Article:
“CWGH believes in universal access to health services that includes accessibility of blood without restricting the principle of good governance and accountability, which we believe must be the most important criterion by which NBSZ performance is assessed. However, CWGH is worried about reports of alleged poor governance and alleged poor accountability within the institution of NBSZ, alleged corporate tags that drive away potential donors.”

“It is worrying that issues of governance and accountability continue to crop up once the name NBSZ is mentioned. There is need to set limits of term of office for Board members as well as set out clear parameters of their duties to avoid interference in the day-to-day operations of the institution a move that prevents smooth execution of work by the management. The board must have a functional constitution and only people of professional integrity must sit on the Board.”

He attacked the situation whereby one person chairs the board for 38 years and called for a appointment of board members with sound curriculum vitae and employment and service history. Board members fired or who resign from mainstream boards should be allowed to sit in the NBSZ board without due diligence has been made that they are clean, he added.

Presently, there are no term limits, no skills mix, no direct election of Board members from the blood donors. There are allegedly no clear policies that define Board members’ duties and board charter. There is a general view that sitting allowances should be abolished and replaced with a basic token of appreciation.

It appeared that basic tenets of good governance and accountability suffer when one stays too long in one position. Representation in the board must also reflect the current gender and racial dynamics in the country. Out of the 17 Board members, there are no females save for one female Chief Executive Officer.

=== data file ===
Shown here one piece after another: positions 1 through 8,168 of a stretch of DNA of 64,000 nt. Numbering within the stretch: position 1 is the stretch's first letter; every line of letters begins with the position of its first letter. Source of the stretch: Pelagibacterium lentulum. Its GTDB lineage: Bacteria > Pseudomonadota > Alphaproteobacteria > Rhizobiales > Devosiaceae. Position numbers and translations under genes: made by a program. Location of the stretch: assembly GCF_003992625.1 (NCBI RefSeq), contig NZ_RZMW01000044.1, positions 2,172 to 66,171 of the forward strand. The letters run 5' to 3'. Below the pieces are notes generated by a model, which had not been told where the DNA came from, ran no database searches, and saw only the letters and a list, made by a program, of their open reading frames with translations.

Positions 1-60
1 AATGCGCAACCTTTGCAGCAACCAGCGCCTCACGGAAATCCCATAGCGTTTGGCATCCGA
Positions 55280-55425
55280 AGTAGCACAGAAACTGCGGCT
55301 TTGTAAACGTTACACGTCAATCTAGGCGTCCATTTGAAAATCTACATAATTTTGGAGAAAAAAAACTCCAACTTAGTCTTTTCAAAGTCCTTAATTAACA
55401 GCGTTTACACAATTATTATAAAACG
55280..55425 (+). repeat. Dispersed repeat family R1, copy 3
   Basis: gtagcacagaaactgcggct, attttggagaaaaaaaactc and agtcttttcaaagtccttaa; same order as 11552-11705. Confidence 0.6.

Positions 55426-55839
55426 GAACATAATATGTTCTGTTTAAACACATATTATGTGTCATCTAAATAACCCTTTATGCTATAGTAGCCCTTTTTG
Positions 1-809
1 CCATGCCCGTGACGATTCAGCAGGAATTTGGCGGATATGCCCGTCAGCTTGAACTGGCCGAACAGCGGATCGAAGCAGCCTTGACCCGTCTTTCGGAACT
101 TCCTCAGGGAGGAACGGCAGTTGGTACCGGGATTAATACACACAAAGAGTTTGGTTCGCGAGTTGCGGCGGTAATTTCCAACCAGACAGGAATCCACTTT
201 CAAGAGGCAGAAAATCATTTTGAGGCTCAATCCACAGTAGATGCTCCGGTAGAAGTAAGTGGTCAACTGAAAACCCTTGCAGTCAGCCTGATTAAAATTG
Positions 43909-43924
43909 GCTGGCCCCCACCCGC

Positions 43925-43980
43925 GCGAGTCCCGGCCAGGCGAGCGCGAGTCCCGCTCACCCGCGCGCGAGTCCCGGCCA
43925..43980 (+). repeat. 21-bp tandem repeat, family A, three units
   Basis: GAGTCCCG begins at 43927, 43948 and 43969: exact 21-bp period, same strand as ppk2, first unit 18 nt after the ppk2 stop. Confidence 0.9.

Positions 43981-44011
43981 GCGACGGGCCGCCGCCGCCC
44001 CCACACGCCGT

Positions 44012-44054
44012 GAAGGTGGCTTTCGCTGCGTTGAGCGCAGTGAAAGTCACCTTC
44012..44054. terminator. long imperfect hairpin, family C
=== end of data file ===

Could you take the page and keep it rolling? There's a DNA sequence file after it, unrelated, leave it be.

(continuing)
CWGH was appalled by reports that the only director at NBSZ is 74 years old and while others are being retired for reaching retirement age he is being kept.

“Why? When in Zimbabwe we have competent medical practitioners who are young. To attract donors to fund the institution, the financial books and accounting procedures of NBSZ should be public matter. Further the auditors should be changed at stipulated intervals for accountability reasons. The grants that NBSZ receives from the government should publicly be accounted to ensure that potential donors gain confidence in the institution. The parliament and MoHCC should also play pivotal oversight roles to make sure that recommendations of the Auditor General are implemented for the improvement of governance and accountability purposes as well as for benefit of the ordinary Zimbabweans that cannot afford the cost of blood.

“CWGH believes the NBSZ urgently needs a structural and operational overhaul so that it can respond the tenets of good governance and accountability for the benefit of the ordinary Zimbabwean who presently cannot access or afford the cost of blood. In this regard, CWGH would urge MoHCC to urgently institute investigations into the operations of NBSZ and make recommendations that promote proper operations to avoid preventable and unnecessary loss of lives. We demand that this be done as a matter of urgency, failure of which CWGH shall take legal recourse against the NBSZ and call all board members to resign,” Rusike added.